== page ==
There are five over-arching reasons why organizations should start a telemedicine program before the revenue pipeline can be turned on via Telehealth parity. Some of these are closely related, but these are initiatives that we have conversations around every day in Meridian’s meetings with clients.
Access to care. The first reason why telemedicine is a fantastic concept and why it took hold in the first place is "the great promise of telemedicine". The great promise of telemedicine is to provide access to care from centers of excellence out to areas where a lot of the underserved population lives.
Expansion of services. The old saying goes that it is seven times easier to sell something to an existing customer than it is to find a new one. This holds true even in healthcare. Through the use of Telehealth technologies, you can provide more service lines to your existing patient base and therefore enhance the relationship between a healthcare provider and the patient. This includes home health monitoring and getting out in front of the IoT and patient-generated data phenomenon.
There were many consumer-based home technology companies at the Health 2.0 show that you all know very well, yet are not traditionally known in healthcare. However, they want in on this market opportunity. So get ready to see some healthcare offerings from companies you never thought about in healthcare.
Access to market. This approach is about patient retention and acquisition. It is closely associated with the 'me too' approach. When your neighboring IDN establishes and offers a telemedicine service, it puts more pressure on you to respond to stay competitive. The same goes for big box retailers and pharmacies getting into the primary care business.
By starting your own Telehealth practice, you can go and market to a new patient population in areas that you could not have served before due to geographical restrictions. As an added benefit, if you are the first in your region to establish a telemedicine practice, that gives you a leg up over your competition in regards to new patient acquisition.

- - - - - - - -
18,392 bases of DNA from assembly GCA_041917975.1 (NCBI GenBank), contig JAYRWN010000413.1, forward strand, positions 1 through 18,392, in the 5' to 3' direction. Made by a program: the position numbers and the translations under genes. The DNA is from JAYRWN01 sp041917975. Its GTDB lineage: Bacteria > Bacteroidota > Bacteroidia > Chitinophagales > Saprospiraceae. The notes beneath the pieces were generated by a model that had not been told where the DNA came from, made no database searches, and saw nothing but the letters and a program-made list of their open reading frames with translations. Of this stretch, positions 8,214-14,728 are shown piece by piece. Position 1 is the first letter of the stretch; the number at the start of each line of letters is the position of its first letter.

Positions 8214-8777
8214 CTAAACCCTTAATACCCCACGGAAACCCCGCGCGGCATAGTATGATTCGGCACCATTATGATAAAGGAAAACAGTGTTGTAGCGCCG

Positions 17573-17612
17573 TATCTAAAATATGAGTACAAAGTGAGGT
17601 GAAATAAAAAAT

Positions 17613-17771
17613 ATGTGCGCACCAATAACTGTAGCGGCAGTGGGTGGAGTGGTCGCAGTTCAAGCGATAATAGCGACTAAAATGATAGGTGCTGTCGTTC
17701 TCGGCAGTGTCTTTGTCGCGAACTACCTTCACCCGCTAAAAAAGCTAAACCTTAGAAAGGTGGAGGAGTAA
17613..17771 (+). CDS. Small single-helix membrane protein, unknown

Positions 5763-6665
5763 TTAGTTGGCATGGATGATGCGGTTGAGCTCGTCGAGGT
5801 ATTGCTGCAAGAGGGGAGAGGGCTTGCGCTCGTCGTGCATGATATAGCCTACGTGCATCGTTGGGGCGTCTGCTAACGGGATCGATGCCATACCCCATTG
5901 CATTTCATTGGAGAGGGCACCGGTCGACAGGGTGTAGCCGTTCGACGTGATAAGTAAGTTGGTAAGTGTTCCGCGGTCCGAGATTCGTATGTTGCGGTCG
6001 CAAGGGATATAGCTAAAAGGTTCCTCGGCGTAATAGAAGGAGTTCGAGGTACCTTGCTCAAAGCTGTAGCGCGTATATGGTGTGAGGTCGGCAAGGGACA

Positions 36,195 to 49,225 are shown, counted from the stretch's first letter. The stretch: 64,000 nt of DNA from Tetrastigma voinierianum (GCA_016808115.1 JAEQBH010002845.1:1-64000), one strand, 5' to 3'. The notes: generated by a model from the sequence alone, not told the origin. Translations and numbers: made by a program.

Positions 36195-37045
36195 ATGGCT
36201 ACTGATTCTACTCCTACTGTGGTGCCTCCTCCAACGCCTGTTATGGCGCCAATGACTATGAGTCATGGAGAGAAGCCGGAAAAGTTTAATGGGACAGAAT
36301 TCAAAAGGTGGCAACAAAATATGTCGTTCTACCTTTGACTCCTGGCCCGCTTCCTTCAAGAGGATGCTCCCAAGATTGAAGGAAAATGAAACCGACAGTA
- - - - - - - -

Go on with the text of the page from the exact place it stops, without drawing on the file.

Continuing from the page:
Cost savings and cost avoidance. If you take a good hard look at your books you will see where there are unnecessary costs that are hurting your top and bottom lines. It takes a lot of self-evaluation and honesty to look at this and figure out where money is leaking out of the business that could be used elsewhere. In many cases, the money saved by establishing a telemedicine program can fund the initial investment in the program.
For example, we have worked with some providers who have taken on great costs by providing unnecessary transports for pediatric emergency and geriatric patients in skilled nursing facilities. By leveraging Telehealth technology, these unnecessary transports and related costs can be drastically cut.
Risk aversion. Everywhere you go in healthcare circles today they are talking about a reduction in 30-day readmissions. Utilizing technology to extend health care beyond the four walls of the hospital can be one very effective tool in the fight against these readmissions and the penalties associated with a readmission for the same condition upon discharge.
In addition, many private practices are looking to utilize Telehealth technologies to eliminate hold back penalties that they receive from their private payer partners. Through the closing of care gaps, these practices can recoup a lot of revenue while providing better care and therefore hitting their care quality metrics as defined by their agreement with the private insurance companies.
There also may be some savings in regards to litigation and malpractice cases. I have to do more research on this, but after speaking with two actuarial companies they have stated that malpractice premiums have actually GONE DOWN for medical practices that have taken on some kind of Telehealth initiative.
Even though I started this blog post to write about the reasons to get into telemedicine that are not revenue related, I would be remiss if I didn't cover it at all. Hospitals are businesses. We will eventually have to get to a situation where the reimbursement model makes sense.
Private payers are coming around and seeing the value in telemedicine. Politicians and legislators are starting to see the value as well which means it's only a matter time before CMS adopts a reimbursement policy that provides parity with face-to-face consults where those type of consults make sense.
Meridian is advising its clients to find 1 or 2 reasons out of the initial 5 written above where you can address other strategic initiatives. Once the reimbursement model gets worked out, you will already have ironed out the wrinkles and will be able to start generating revenue much more quickly than if you had waited.
Director, Telemedicine and Video Practices, Meridian IT
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